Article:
Rococo poetry in our age and time should also mimic contemporary arts especially as inspired by the social media platforms like Facebook, Twitter, Snapchat, TikTok and Instagram, among others, well known for their fleeting ephemerality, flirting and flattering in beauty, fragility of form, brevity of content and mimicry of the absurd and fast-changing moments of human life. In afro rococo, poetry becomes a meme of human realities. Poems in this collection are meant to be read like scrolling through a social media page; they are to be read, given a thought for a moment and then passed on to the next poem and forgotten in the moment. Their recollection or re/memory can equally take the same process through mental or memory associations that bring the poem/s back to the scenes of the mind, where they are reconsidered for a moment and then forgotten again, lodged back in the memory bank of the unconscious so that the mind could attend to other fleeting matters of urgent currency. In rococo poetry, therefore, art does not pretend to be a classic anymore, it does not aspire to be timeless, earth-shaking and original. Rather it glories itself in post/postmodern parody and pastiche, paradox and play. The irony of the verse equally lies in using a light form to treat a heavy and hefty subject matter, almost like a post/postmodern mock-heroic poetry.

Rococo poetry should equally be implicated in the postproverbialisation of discourses in our time. Postproverbials have all the qualities of rococo poetry; brevity, creativity and creative revisionism, wit, pastiche, parody, deconstruction of thoughts, as well as all the qualities of poetic imagination. Sometimes the meaning of a poem hangs on just one word, as in the youth are the leaders of today, which is a form of emphatic stress, where the author registers his protest of the youth being the leaders of tomorrow by substituting the offensive lexis with the ideal one. Or the poet might also rephrase the expression to obviously state its thesis, which is that the elders are the leaders of today since youthful leadership is mostly a thing of the future.  Rococo poetry then becomes a re/writing, a paraphrase, of existing signs, signifiers and their discourses.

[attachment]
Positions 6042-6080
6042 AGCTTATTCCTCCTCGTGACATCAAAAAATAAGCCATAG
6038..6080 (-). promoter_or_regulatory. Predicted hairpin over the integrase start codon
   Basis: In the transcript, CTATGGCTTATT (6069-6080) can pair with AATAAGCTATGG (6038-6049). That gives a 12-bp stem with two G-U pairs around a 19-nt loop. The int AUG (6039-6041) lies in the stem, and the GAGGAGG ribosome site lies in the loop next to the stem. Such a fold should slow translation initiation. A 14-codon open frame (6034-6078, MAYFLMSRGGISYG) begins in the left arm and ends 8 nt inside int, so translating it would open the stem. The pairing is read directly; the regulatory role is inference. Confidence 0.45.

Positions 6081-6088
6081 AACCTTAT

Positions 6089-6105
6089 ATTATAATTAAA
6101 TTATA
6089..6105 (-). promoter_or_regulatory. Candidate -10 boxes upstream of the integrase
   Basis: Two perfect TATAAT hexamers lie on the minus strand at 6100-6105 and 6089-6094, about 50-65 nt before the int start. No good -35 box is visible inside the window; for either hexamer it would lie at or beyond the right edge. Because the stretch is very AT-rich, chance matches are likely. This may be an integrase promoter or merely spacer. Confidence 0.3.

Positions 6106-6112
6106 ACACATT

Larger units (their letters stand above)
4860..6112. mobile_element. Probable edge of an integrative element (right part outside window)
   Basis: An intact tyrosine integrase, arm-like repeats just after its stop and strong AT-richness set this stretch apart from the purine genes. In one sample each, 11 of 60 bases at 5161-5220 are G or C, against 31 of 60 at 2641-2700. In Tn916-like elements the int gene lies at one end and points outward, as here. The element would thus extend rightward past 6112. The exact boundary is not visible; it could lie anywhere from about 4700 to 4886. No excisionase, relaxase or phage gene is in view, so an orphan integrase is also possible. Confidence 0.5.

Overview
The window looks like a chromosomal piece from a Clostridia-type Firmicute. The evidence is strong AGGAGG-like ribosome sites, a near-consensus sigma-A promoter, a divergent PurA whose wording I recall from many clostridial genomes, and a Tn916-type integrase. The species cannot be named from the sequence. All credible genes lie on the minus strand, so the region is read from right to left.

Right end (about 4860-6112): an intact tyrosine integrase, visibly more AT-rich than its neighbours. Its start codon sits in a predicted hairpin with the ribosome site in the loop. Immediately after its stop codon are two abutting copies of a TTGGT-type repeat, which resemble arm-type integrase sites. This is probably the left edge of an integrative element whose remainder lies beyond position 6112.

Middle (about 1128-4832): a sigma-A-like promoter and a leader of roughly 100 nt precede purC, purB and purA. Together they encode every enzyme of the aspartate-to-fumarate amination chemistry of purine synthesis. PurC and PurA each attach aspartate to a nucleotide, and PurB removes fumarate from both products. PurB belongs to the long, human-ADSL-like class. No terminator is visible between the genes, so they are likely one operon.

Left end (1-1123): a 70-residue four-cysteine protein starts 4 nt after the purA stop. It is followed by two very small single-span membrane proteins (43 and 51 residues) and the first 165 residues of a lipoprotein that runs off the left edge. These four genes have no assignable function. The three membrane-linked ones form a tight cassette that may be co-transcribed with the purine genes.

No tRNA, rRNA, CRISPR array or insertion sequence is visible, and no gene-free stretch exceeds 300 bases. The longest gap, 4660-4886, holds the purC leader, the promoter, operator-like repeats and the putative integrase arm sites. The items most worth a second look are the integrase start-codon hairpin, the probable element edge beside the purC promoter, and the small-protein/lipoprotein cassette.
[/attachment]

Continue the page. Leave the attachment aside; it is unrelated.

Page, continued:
My appreciation is in the rococo mode and reads as follows:

To God, my Muse, the source of my poetic inspiration,

The life-giving fountain, my refuge and my shield when battling life’s challenges,

The one who has been with me right from the beginning

And who is still with me and will be my God till the end,

I am grateful O Lord.

To my parents, Mr Asuquo Etim Effiong and Deaconess Ekaette Asuquo Etim, who nurtured me in kindness and in love, raised me with enduring human virtues, taught me the principles of patience and hard work, supported my life goals, sacrificed for my growth, blessed my life with lifting words and prayed constantly for my success in life, I am eternally grateful.

To my siblings, Angela, Enomfon, Ette Asuquo, Effiong, Essien, for the love and understanding, for looking beyond the faults to the virtues, for standing by me in time of need, I really appreciate.

To my mentors, Prof Emmanuel Omobowale, Prof Luke Eyoh, Prof Joseph Ushie, Dr Friday Okon, Dr Ima Emmanuel, Dr Aniekan Nyarks, Mr and Mrs Mercy Okon David and Elder N. J. Udoeyop, I am eternally grateful.

To Dr Martin Akpan, Dr Ofonime Inyang and Pastor Robert Udoikpa, thank you for the life-saving pieces of advice and for all the support over the years.

To my bosses and colleagues at work, Prof Nse U. Essien, Vice Chancellor, Akwa Ibom State University, Dr Iniobong Umotong, Dean Faculty of Arts, Akwa Ibom State University, Professors Inyang Udofot and Imoh Emenyi, Dr Susanna Udoka, Head of English, AKSU, Mrs Monica Lewis, Head of Schools, Pegasus Schools, Eket, Mrs Emily Jackson, Principal of Pegasus High School, Eket, Mrs Offiong Inyang, Mr John Adeyemi, Mr John Oyobio, Mr Edwin Aghedo, Dr Monica Udoette, Dr David Udoinwang, Dr Eventus Edem, Dr Kufre Akpan, Mr Kenneth Ifang, Mr Isaac Essien, Dr Iniobong Utin, Dr E. E. Maples, Mrs Esther Eneyo, Dr Jackson Etuk, Deborah Obot, Mr Paschal Eneota, Dr Iniobong Utin, Dr Edenowo Enang, Mrs E. O. Bassey, Mr P. S. Peter, Mr S. N. Abdul and Mr Micah Asukwo, I remain ever grateful.

To my ever-supportive students, Nsikak Akpan, Peace Mboro, Sediong Ekeruke, Esther Eyo, Victoria Ezekiel Okon, Shadai Nse, Emediong Philip, Abasifreke Uyanga, Grace Ekott, Hetty Collins, Mfoniso Etop, Joy Inyang, Victoria Elijah, Aniekeme Willie, Esther Anaele, Chidinma Ajayi, Edidiong Nsudoh, Elizabeth Nkanga, Goodness Essien, Blessing Itaketo, Ufuoma Olomuyouvbe, Deborah Imaha, Favour Egrinya, Mkpouto-abasi Gabriel and Utenge Ibokette, I am most grateful.

Eyoh Etim, PhD

Department of English,

Akwa Ibom State University,

Obio Akpa, Nigeria.

March, 2022